I haven’t posted as much recently as I would have liked to, but it’s that season again. Not the holiday season, but the cold/flu season. With three kids in school and my dear hubby out at work almost every day, the carnival of assaults on my immune system is in full swing. Most of the time I’m a pretty healthy person, bad habits notwithstanding. But almost every time I’ve caught any kind of cold in the last so many years, it’s gone right into my sinuses and taken up residence. And almost every spring and fall I get my share of bugs. This is one of those times. I’m certainly not as sick as I could be; I’m up on my feet and puttering at the housework, but my focus for things like writing is simply lacking.
I do have some plans for upcoming posts I thought I would share with you in the meantime. First, I’ll be reviewing one of the books by Cory Doctorow that I’ve read recently, most likely Little Brother, though I’ve enjoyed so many of his works. Another topic I want to cover soon is Net Neutrality, because I feel protecting the open internet is vital to our freedoms of speech, thought and trade. When the ‘Net was first created, no one could have imagined what it would be useful for. And I think we have only just begun to see what the free flow of information can do for us as a global people. I was born just shortly before ARPANET was introduced to the public. The Internet and I grew up as childhood friends, and I would hate to see it squeezed and shredded by corporate interests and government mismanagement into a phantom of what it could be.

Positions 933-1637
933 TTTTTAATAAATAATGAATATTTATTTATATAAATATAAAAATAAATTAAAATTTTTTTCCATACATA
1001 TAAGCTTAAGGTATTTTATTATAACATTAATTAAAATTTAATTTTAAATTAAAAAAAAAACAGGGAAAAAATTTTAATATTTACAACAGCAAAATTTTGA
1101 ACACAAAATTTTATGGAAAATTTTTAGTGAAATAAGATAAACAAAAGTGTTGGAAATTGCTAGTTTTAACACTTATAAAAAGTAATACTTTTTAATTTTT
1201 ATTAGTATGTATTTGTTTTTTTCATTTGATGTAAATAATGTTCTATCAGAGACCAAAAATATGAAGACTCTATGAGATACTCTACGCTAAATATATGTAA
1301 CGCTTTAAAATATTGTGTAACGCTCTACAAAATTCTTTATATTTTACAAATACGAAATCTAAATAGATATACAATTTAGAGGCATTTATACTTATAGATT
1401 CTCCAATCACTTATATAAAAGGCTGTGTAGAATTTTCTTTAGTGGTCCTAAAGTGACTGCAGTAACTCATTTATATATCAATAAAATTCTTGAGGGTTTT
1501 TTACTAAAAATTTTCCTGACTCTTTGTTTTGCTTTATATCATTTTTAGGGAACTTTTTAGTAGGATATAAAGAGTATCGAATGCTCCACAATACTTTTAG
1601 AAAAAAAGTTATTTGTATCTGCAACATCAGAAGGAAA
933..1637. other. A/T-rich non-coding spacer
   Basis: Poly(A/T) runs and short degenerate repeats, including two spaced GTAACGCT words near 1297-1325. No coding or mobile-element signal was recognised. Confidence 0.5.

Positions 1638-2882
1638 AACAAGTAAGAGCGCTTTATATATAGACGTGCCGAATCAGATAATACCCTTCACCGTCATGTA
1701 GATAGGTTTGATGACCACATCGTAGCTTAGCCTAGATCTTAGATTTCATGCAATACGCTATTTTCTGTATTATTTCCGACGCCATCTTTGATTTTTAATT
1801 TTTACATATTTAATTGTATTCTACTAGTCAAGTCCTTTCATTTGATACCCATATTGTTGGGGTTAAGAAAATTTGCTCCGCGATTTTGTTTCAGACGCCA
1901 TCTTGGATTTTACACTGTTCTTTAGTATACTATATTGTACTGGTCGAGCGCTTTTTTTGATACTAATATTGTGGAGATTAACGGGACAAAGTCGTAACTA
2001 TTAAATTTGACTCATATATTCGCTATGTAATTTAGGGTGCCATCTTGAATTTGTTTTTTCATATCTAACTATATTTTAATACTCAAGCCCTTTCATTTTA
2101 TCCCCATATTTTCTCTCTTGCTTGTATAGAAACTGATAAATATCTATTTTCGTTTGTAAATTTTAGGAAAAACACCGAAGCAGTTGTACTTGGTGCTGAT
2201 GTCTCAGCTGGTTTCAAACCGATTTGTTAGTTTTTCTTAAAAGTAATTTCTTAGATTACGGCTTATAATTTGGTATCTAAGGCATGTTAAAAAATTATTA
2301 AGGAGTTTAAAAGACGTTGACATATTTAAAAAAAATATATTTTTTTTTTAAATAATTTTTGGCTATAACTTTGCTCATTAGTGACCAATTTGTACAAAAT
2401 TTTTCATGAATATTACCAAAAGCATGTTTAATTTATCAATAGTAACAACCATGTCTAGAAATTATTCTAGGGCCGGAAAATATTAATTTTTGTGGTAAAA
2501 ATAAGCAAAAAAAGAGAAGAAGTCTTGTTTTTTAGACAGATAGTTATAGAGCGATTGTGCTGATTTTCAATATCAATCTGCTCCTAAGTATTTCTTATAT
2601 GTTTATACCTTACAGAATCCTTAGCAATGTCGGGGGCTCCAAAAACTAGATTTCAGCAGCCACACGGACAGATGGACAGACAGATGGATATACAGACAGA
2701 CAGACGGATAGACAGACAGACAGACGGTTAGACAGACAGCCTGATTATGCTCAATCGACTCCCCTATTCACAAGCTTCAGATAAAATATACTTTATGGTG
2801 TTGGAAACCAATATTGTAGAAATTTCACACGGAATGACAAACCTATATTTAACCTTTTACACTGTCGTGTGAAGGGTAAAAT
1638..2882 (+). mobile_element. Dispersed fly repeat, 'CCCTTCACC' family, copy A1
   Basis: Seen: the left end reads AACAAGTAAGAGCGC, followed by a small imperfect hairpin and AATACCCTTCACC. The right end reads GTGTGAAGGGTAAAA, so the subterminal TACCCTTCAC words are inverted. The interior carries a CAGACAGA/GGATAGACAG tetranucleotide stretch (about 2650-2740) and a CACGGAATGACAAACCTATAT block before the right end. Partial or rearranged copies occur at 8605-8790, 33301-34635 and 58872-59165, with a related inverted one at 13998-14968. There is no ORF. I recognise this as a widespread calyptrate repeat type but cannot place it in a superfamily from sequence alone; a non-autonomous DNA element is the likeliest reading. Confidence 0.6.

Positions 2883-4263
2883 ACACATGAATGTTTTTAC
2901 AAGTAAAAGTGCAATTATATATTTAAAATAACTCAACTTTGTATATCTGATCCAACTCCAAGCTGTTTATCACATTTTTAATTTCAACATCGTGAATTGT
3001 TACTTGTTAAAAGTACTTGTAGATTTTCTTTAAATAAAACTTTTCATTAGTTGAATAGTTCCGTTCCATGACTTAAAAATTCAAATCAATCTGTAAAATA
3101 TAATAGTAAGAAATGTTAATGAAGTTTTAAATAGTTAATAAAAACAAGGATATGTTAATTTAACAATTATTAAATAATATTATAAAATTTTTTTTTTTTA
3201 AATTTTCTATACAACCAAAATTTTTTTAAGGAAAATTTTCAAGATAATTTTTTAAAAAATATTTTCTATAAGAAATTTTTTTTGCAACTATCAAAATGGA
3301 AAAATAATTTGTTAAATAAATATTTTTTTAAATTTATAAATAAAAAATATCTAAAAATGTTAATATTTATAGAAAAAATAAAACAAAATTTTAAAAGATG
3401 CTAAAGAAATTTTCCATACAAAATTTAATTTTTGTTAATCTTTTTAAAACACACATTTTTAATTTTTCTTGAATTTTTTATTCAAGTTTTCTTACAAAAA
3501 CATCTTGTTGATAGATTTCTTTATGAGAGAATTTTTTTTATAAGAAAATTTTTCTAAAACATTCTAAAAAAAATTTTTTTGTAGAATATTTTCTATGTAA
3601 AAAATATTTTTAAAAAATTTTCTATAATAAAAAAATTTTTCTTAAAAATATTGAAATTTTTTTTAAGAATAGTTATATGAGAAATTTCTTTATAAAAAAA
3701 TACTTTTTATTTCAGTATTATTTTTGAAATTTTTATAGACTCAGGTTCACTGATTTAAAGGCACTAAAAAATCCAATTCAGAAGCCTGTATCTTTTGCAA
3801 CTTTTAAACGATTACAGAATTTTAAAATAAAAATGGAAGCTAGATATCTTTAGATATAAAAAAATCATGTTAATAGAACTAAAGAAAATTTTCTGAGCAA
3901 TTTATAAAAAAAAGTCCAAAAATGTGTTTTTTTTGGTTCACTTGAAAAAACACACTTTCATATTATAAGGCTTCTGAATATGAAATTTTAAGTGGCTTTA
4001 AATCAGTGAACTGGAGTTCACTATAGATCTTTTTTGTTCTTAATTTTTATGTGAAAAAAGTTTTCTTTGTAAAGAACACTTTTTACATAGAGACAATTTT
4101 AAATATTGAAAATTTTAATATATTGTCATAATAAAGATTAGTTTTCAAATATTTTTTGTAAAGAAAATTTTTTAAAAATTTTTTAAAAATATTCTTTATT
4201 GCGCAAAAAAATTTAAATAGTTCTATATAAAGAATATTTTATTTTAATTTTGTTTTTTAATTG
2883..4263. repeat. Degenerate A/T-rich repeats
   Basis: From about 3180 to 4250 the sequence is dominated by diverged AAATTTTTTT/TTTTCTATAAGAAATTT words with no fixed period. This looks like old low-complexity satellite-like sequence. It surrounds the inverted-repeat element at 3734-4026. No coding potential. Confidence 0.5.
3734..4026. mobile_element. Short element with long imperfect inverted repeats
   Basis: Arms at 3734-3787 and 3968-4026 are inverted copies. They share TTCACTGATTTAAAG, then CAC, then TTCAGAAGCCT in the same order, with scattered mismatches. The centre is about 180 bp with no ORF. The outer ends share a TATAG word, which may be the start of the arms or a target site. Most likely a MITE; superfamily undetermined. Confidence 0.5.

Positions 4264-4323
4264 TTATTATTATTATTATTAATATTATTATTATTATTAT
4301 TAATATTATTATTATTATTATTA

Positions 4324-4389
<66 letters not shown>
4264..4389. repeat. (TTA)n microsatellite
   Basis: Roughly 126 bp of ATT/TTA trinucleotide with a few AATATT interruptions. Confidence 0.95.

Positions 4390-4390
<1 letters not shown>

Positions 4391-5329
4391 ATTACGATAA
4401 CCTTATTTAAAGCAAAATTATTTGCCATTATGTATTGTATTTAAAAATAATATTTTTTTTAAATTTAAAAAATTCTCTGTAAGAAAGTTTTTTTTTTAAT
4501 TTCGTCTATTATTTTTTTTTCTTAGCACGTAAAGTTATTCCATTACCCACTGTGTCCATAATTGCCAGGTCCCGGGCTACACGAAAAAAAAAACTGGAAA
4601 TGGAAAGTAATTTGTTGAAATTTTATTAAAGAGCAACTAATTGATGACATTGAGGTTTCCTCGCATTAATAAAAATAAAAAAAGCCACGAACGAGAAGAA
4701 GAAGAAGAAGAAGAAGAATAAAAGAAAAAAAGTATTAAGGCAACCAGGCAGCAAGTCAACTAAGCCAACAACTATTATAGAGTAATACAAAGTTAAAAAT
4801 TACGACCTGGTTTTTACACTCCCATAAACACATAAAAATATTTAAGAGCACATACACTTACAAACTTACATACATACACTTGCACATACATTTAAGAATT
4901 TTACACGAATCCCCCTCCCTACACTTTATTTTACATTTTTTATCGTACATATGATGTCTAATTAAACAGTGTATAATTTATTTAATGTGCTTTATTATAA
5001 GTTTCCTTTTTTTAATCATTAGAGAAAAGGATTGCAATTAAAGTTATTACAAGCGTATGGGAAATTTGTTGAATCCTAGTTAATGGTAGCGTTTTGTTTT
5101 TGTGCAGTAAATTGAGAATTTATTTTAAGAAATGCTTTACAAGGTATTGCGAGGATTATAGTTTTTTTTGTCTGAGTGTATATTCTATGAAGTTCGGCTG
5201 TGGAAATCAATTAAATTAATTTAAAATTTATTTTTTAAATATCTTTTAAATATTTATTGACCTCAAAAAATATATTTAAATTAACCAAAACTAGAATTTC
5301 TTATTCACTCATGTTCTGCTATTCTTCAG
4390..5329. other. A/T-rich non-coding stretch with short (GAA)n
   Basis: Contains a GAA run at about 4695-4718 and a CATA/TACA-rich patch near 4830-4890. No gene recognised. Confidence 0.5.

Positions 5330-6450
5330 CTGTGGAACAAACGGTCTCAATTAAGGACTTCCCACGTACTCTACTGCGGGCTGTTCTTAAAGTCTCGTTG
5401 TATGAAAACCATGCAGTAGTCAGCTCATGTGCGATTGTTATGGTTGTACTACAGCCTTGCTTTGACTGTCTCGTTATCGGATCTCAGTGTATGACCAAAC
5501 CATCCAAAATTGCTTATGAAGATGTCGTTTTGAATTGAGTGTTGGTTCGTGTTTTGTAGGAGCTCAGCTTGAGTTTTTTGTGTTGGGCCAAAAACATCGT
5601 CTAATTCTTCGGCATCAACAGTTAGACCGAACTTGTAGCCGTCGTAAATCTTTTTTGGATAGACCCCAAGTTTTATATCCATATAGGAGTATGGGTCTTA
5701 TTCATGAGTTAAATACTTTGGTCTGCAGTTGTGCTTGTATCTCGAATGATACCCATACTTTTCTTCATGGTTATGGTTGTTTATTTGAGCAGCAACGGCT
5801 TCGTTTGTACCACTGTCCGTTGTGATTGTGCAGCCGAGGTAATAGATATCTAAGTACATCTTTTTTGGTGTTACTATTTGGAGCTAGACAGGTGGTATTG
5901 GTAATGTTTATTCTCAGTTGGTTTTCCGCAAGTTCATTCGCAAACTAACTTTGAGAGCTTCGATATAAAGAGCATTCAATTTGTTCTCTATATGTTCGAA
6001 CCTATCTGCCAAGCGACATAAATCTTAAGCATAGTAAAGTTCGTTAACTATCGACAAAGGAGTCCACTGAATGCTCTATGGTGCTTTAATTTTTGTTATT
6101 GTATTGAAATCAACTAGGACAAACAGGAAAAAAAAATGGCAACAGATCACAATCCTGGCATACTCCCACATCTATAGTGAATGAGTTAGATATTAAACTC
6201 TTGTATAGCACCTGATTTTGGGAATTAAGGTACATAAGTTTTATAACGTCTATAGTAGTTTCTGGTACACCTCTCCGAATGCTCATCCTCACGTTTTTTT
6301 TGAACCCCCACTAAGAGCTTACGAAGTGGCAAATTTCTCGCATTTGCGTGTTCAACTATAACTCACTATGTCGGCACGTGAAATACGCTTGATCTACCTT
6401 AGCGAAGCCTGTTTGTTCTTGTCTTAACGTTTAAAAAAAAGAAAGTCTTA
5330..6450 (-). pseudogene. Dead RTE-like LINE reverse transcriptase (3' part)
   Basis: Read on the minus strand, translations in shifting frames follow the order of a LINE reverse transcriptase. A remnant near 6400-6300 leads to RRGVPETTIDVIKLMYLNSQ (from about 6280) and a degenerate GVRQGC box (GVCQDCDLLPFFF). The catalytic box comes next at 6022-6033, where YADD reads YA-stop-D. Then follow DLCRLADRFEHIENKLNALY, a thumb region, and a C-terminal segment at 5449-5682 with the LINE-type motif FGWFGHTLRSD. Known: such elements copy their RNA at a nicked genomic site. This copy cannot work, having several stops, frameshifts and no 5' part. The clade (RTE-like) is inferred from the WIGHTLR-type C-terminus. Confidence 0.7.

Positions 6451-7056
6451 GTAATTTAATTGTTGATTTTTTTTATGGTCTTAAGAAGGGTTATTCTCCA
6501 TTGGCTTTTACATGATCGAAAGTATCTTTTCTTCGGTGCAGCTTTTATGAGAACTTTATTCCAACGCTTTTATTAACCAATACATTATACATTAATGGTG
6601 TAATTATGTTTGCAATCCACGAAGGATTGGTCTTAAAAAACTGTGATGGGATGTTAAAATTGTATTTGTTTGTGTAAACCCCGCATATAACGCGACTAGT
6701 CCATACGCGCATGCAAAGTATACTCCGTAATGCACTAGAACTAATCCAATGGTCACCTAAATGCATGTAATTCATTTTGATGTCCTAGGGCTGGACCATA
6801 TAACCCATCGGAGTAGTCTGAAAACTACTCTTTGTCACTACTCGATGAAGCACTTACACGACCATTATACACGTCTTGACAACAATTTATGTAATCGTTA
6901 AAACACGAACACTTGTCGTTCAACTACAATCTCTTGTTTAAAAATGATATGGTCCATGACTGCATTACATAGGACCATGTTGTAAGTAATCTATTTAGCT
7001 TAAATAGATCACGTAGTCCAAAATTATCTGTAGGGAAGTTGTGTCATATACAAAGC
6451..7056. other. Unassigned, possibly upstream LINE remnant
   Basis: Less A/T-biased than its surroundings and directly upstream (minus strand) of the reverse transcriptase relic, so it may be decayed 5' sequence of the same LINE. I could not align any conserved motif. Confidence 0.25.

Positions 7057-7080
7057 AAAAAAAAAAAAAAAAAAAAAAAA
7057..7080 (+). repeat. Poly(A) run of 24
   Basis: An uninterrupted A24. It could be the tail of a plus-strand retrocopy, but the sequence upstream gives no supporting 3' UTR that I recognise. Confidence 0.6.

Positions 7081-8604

I’m following the responses to NASA’s arsenic-loving bacteria story with interest. (Read my article here) The skepticism I’m hearing from other scientists really doesn’t surprise me. “Extraordinary claims require extraordinary evidence,” as Carl Sagan so beautifully put it. It will take the work of many more scientists and independent researchers to verify what Felisa Wolfe-Simon and her team believe they have observed. Whichever way it goes, we should learn from it, but I am hopeful that their initial theories will bear scrutiny. It’s a really exciting potential. And as an amusing aside, I heard that the team’s name for their discovery, GFAJ-1 stands for “Give Felisa A Job” which really tickles my funny bone. ( Wall Street Journal article )
With luck I’ll be well and back to posting more soon!